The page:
The climate crisis may have only recently found its way onto the radar of many, but the dangers that poor environmental health can have on a person’s well-being are not new to broad swaths of the population. Many Americans, who are disproportionately Black, Indigenous, and people of color (BIPOC), lack access to essentials, like clean air and water, and are regularly exposed to toxic chemicals due to proximity to power plants and freeways.
This system that targets low-income and racial minorities for more exposure to pollutants and degraded environments compared to the general—mostly white—population is known as environmental racism. Environmental justice, also called climate justice, is a solution to that problem; it supports all individuals having the right to a clean and healthy environment as well as the right to be involved in creating policies that impact that environment. “These disparate impacts are coupled with the systematic exclusion of racial minorities in environmental policymaking, enforcement, and remediation,” says Michael Méndez, PhD, assistant professor of environmental planning and policy at the University of California, Irvine, and author of Climate Change From the Streets: How Conflict and Collaboration Strengthen the Environmental Justice Movement.
So, the climate crisis isn’t just about saving polar bears; it’s also about rescuing the most vulnerable populations from dismal health outcomes. These are people who have lived in what have been called “sacrifice zones”—poorer neighborhoods that house power plants that provide energy to wealthier demographics—for too long. And if those zones no longer exist, we’ll be forced to figure out less harmful and more sustainable solutions to the climate crisis. In other words, if we can no longer dump toxins in poor neighborhoods, we’re going to have to figure out how to make things less toxic—and that is why the path to effective climate change solutions is tied to advocating for environmental justice first.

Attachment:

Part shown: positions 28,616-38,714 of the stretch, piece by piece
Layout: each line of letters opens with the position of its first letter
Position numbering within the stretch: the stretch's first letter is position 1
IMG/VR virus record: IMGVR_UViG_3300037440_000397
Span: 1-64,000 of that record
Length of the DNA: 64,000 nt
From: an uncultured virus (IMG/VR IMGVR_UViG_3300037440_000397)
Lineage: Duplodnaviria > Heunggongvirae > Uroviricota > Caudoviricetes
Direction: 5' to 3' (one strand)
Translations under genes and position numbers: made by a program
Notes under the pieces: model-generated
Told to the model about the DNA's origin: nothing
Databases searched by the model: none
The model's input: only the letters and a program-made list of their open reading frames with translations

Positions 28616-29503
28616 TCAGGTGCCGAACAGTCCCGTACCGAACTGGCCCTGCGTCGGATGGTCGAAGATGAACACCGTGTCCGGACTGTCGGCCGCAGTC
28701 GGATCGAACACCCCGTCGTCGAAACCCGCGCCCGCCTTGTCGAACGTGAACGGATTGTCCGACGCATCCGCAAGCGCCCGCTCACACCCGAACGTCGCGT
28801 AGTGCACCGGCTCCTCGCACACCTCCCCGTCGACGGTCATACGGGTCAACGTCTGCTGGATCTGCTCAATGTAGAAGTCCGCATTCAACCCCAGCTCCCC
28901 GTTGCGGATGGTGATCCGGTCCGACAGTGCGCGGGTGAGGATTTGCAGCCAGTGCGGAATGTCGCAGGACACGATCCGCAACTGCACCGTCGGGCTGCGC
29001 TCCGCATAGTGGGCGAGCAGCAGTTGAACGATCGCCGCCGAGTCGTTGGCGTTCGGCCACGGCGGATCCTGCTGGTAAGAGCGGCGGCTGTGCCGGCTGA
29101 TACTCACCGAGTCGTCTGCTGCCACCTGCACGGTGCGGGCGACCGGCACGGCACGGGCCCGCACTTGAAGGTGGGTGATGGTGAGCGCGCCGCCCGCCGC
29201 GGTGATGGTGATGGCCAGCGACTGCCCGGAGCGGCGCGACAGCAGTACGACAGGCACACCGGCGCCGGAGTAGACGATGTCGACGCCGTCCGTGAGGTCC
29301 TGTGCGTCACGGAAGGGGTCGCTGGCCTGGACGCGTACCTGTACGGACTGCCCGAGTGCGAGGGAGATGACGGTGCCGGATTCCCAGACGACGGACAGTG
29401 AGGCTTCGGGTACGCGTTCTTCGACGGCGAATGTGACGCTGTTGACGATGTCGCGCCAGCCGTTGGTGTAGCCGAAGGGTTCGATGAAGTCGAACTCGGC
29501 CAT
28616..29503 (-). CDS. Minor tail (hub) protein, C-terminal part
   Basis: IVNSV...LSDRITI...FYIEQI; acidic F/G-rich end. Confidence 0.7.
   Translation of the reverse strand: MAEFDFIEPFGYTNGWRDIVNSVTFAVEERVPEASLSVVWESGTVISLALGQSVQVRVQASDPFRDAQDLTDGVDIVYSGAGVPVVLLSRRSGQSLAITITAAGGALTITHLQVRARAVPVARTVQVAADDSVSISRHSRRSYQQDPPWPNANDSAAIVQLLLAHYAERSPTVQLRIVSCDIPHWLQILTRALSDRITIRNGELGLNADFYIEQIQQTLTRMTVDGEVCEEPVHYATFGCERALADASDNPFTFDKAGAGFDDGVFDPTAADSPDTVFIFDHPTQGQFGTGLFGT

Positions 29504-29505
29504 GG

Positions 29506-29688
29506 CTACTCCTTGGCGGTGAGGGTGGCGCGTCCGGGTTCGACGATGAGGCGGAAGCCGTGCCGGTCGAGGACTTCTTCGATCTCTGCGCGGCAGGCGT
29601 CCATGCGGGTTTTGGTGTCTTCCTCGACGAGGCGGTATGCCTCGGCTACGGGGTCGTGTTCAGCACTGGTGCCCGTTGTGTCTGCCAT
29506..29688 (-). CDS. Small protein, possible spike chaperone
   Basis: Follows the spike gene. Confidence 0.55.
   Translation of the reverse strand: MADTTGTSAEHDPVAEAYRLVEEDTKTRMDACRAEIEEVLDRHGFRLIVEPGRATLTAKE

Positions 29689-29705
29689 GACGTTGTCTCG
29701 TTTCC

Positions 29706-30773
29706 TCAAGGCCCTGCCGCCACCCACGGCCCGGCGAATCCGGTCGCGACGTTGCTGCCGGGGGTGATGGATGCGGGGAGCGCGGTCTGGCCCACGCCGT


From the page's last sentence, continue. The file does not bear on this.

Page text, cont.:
Environmental racism by the numbers
Environmental equity is far from realized, and evidence abounds to support that: Black Americans are 75 percent more likely to live near facilities that produce hazardous waste; the majority of people living within 1.8 miles of a polluting facility are POC; Black families making $50,000 to $60,000 a year are more likely to live in polluted areas than white people who make less than $10,000 a year; overall exposure to fine particulate matter (PM), the inhalable particles found in air pollution, is higher for POC than for white people; 11.2 percent of Black children are poisoned by lead versus 2.3 percent of white children; and on and on the list goes.
Most recently, this inequitable access to a healthy environment has made BIPOC folks more vulnerable to COVID-19. An April Harvard University study that was updated in late September found that just a small uptick in exposure to particulate matter 2.5 (PM that is smaller than 2.5 micrometers in diameter and most dangerous to health) is associated with an 8 percent increase in COVID-19 death rate. Now, consider that Black Americans are already three times more likely than the overall population to die from air pollution alone because, regardless of socioeconomic status, they are more likely to live in polluted areas. What this makes clear is a correlation between COVID-19 infection rate being higher among BIPOC people at least partially in light of the negative environmental factors already compromising health.
BIPOC communities aren’t just unevenly predisposed to real-time effects of environmental pollution. Dr. Méndez says future climate change effects also impact them more than other populations. Flooding, for example, disproportionately affects Black neighborhoods, and research shows that southern coastal areas with significant Black populations are most at risk for being displaced by rising sea levels. A 2019 study projected that many of the American counties on track to be hardest hit by climate-change damage by the end of this century are home to the poorest Black, Latinx, Asian, and Native American communities—and these groups are already feeling more negative climate-related effects than others elsewhere in the country.
How systemic racism created and perpetuates environmental inequity and inequality